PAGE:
Dear Annie: I have been married to my high-school sweetheart for three years, and we have a beautiful little girl. The “other person” in our relationship is his PlayStation 2.
My husband has played these annoying video games since I met him. He will tie up the TV all evening and doesn’t spend any time with his family.
We have discussed this problem several times, and he will stop for a while, but then start right back up again. We even purchased a second TV for him to play on, but it doesn’t change the amount of time he spends with the baby. How can I get him to stop? – Video Widow
Dear Video Widow: It’s time to put your foot down. Explain to your husband that he doesn’t seem to have the self-control to turn off the game as promised, so you want him to pick a specific period of time every day when you will unplug it. That will be your family time, and you expect him to honor it. We hope it helps.
Dear Annie: My son was recently married in a small, private ceremony. For some unknown reason, my mother did not want to attend, but eventually, she and my father decided to show up.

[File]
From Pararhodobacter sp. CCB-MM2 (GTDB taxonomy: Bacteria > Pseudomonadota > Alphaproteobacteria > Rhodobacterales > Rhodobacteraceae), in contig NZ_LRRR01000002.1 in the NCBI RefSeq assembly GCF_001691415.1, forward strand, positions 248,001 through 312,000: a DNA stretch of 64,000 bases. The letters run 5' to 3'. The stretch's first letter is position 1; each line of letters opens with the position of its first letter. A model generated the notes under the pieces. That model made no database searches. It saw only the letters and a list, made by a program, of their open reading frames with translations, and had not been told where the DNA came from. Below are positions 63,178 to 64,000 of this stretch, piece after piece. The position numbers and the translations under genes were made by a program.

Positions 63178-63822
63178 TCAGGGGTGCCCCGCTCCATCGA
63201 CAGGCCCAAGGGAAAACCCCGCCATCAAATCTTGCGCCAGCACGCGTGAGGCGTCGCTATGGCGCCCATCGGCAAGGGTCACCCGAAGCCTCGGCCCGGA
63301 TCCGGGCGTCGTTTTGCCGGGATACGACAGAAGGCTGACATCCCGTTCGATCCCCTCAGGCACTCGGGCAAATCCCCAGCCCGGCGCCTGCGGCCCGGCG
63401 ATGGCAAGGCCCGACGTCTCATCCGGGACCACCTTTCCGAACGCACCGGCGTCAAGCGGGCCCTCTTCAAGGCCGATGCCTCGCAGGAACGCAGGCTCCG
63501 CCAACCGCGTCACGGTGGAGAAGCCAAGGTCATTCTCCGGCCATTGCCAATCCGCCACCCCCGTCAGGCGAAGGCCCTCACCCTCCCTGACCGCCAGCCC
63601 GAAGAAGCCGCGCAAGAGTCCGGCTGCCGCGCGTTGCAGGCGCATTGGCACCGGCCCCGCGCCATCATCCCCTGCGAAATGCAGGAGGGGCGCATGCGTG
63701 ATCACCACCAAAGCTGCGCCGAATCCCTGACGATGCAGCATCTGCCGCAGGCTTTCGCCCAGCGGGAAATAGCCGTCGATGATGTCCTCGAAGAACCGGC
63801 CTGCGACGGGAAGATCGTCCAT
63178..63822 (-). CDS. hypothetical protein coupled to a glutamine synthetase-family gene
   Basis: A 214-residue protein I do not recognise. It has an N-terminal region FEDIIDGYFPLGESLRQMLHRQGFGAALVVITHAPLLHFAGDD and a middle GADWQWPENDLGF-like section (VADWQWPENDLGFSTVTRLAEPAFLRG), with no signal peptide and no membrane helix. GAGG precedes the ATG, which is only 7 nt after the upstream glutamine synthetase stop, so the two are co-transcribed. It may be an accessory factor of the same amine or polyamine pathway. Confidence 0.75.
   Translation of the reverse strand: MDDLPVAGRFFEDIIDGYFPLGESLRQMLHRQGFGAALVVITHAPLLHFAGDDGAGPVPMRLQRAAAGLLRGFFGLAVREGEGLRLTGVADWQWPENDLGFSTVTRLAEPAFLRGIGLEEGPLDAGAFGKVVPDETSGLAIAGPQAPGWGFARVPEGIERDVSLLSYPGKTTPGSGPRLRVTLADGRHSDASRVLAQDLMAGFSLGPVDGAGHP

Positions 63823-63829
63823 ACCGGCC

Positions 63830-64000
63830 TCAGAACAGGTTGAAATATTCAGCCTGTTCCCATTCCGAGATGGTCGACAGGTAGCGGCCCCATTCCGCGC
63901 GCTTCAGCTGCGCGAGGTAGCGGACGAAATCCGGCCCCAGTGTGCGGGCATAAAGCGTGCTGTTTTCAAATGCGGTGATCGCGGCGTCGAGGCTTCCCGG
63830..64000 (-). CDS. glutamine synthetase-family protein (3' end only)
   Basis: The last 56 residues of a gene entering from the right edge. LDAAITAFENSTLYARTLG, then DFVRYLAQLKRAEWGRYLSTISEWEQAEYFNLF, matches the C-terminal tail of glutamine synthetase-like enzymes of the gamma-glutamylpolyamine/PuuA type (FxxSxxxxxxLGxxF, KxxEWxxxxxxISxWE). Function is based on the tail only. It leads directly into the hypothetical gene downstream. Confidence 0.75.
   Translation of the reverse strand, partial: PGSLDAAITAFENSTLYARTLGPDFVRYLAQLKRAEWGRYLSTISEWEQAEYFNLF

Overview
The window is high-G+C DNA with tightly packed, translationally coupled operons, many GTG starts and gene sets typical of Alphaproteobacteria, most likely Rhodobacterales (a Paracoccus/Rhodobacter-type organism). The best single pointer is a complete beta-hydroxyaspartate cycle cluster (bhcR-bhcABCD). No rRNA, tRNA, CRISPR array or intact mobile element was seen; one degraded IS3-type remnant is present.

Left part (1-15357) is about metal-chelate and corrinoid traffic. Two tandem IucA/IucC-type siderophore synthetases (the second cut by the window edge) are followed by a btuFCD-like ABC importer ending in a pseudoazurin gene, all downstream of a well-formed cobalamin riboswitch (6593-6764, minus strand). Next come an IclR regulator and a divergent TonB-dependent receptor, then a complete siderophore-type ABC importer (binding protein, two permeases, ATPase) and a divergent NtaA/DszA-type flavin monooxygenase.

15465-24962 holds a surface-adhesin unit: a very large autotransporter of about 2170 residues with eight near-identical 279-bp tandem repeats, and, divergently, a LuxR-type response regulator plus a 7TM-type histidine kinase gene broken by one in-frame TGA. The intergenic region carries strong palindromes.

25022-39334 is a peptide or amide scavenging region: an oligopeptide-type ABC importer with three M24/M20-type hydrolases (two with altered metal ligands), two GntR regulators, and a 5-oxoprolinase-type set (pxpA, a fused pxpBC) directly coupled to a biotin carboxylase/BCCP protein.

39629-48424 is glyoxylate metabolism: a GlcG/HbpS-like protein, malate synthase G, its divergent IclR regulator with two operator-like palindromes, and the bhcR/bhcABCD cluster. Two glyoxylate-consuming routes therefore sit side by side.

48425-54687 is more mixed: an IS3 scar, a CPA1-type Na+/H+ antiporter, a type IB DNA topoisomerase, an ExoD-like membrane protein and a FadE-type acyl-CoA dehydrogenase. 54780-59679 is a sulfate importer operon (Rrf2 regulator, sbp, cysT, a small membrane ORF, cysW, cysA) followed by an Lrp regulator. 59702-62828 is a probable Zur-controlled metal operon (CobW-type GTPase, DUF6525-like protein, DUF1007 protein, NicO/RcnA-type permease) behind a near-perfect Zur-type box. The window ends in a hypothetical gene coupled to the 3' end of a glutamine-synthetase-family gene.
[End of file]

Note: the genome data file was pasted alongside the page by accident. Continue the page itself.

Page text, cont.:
The entire time, my mother acted very rudely toward my son. We caught her lying, and she tried to blame my mother-in-law. A few days later, she falsely accused us all of various things.
My mother is spiteful and vindictive. Mom has always turned situations like these in her favor. The family will never hear my side of the story because I refuse to play this game.
So how does the truth come out? – Daughter of a Witch
Dear Daughter: We assume other family members are well aware of Mom’s personality flaws, and you shouldn’t feel you have to defend yourself to them. If they ask about the rift, you can tell them your version of events. It is also possible to forgive your mother while keeping your distance from her emotional abuse, and we recommend it.